2S1 M-1974 Gvodzika (Carnation)
122-mm Self-Propelled Howitzer
While the chassis of the 2S1 somewhat resembles that of the PT-76, it is essentially a new design, derived from the MT-LB chassis. The 2S1 has seven road wheels (versus six for either PT-76 or MT-LB) and no return rollers, with the drive sprocket at the front and the idler at the rear. As with the MT-LB, two different widths of track can be fitted, the wider tracks lowering the ground pressure and facilitating travel over soft terrain. The amphibious 2S1 is driven through the water by its tracks.
The boat-like hull contains the engine compartment at the right front and the driver's compartment at the left front, with the driver's hatch to the left of the gun tube. The fighting compartment in the rear of the hull is topped by a low-silhouette, rotating turret. Atop the all-welded turret are the commander's cupola (with single hatch cover) on the left and the loader's hatch on the right. The gunner, also located in the left side of the turret, has no hatch. The commander and driver have IR night sighting equipment, but there is no IR gunnery equipment. An interesting feature on the turret is the tear-drop shaped port cover on the left front near the gunner's position. The 2S1 has a direct fire sight besides its panoramic telescope. The vehicle is fitted with a collective NBC overpressure and filtration protective system.
The long 122-mm howitzer mounted on the rounded front of the turret is derived from the towed 122-mm howitzer D-30. The double-baffle muzzle brake is flush with the forward edge of the hull, and the bore evacuator is located midway along the tube.
The 2S1 can be quickly distinguished from the 152-mm self-propelled howitzer 2S3 by the smaller turret and less massive gun on the 2S1. The 2S1 also has a single unit shield for the recoil-recuperator mechanism above the tube, while the 2S3 has two separate cylinders above the tube. Also, the tube of the 2S1 does not extend beyond the front of the vehicle, while the 2S3 tube does.
The 2S1 is found in the howitzer battalion of BMP-equipped motorized rifle regiments and some tank regiments. Since it is tracked and amphibious, it has the cross-country capability necessary to keep pace with supported BMPs and tanks. It has a maximum range of 15,300 meters and is also used extensively in a direct fire role against armored vehicles or to breach minefields and other obstacles.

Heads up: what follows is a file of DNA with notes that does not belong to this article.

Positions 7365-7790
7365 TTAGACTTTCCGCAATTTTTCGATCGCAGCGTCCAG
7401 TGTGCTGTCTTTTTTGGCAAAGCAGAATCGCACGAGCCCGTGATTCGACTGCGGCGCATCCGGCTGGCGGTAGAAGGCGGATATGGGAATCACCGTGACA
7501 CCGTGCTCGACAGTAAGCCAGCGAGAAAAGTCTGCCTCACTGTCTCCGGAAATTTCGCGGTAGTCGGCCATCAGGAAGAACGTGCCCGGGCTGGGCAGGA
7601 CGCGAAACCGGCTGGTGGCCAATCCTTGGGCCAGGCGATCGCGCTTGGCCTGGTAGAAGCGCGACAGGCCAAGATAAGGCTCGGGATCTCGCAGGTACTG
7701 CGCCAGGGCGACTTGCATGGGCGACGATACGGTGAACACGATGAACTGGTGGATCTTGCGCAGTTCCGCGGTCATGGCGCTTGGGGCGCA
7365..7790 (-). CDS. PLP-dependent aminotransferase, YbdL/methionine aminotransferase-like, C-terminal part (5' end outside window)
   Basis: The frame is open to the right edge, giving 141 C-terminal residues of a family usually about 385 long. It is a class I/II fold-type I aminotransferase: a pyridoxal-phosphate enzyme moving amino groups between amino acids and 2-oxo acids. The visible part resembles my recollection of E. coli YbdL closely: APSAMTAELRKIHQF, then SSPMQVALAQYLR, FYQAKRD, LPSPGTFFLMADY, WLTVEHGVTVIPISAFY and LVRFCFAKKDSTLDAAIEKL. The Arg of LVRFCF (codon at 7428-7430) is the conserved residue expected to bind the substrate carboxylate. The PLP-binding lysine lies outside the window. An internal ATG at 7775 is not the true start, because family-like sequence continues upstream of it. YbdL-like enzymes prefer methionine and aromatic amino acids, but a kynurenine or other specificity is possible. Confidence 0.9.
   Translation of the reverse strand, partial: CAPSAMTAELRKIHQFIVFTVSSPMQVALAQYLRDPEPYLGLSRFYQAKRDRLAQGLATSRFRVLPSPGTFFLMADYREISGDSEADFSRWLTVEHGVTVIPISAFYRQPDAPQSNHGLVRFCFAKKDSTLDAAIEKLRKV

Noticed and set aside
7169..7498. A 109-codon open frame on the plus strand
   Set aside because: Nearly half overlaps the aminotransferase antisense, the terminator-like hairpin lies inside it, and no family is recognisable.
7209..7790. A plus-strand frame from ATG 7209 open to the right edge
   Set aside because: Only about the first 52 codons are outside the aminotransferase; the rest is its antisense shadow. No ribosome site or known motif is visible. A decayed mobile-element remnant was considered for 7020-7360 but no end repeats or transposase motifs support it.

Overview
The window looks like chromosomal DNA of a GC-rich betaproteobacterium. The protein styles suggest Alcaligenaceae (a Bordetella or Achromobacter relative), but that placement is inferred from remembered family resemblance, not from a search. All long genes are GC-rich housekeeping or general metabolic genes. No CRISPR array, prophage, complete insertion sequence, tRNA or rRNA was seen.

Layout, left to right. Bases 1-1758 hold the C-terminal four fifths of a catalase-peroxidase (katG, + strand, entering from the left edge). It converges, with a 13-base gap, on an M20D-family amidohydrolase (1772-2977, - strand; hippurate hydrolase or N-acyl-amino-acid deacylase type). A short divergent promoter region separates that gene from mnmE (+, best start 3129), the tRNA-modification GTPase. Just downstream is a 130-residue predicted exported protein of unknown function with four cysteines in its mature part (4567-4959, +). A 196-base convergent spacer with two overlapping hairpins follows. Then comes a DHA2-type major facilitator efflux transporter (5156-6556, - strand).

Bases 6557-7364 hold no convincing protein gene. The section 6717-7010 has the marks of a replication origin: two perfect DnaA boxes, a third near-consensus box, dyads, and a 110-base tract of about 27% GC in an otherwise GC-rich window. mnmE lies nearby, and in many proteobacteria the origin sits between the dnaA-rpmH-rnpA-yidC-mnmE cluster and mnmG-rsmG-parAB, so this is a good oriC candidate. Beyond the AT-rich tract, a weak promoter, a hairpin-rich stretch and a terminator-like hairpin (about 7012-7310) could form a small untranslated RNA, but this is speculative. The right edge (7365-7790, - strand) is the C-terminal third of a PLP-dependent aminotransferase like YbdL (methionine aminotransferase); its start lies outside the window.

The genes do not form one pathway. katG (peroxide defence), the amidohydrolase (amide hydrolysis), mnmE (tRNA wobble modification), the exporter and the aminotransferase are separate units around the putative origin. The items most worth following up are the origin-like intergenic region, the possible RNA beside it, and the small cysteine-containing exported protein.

The vehicle has a relatively light weight of less than 1 6 metric tons, with a ground pressure of approximately 0.5 kg/cm2. This enables it to operate in swamps and deep snow and also contributes to its amphibious capability. It is propelled by track drive in water as well as on land. The light weight and low profile also make air-lifting easier. The tightly sealed hull with its filtration system enables the 2S1 to operate in irradiated or contaminated zones as well as under heavy dust conditions. The turret is mounted with a ball-bearing race and has an electric drive for rapid traverse, although precise aiming is performed with a manual drive. A ramming mechanism speeds up the loading process, and fired cases are ejected automatically.
Because of its light weight, the 2S1 offers only slight armor protection for its four-man crew.
In the Afghanistan was, the 2S1 122mm self-propelled howitzer and 2S9 120-mm self-propelled howitzer/mortar were best suited to support raiding motorized rifle or air assault forces. They usually deployed by battery or battalion. Prior to the raid, the Soviet planners determined initial targets from aerial, visual and artillery reconnaissance. They usually fired a three-five minute artillery preparation on those targets. Should the Mujahideen open fire on the Soviet forces in the course of the raid, the Soviet gunners would attempt to quickly engage the target before it could escape by registering with one or two ranging rounds and then firing massed artillery fires on the target using normative firing tables for suppression or assured destruction. While pitched battles occurred, the most common activity for raiding Soviet forces was pursuit of a withdrawing enemy. Mujahideen would usually leave a rear guard to slow down the attacker while the main body escaped. The rear guard would try to stay within 200-300 meters of the Soviet force to escape Soviet air and artillery. In that case, the Soviet forward observer would spot his first round some 200 meters beyond the enemy and then walk the rounds back onto the enemy.
Since the 2S1 was seen in public for the first time in 1974, it also has been known under the provisional designation M1974. It also has been referred to as SP-74 and SAU-122. Although the 2S1 has been variously referred to as a gun, a gun-howitzer, or a howitzer, the Soviet press called it a howitzer. Its introduction coincided with the expansion of the Soviet motorized rifle regiment's artillery battery to a battalion and with the introduction of the ACRV M1974, which is associated with self-propelled artillery units. The self-propelled howitzer 2S1 provided the Soviet Army with highly mobile firepower that fit neatly into its doctrine of the offensive. It also was found in some non-Soviet Warsaw Pact armies.
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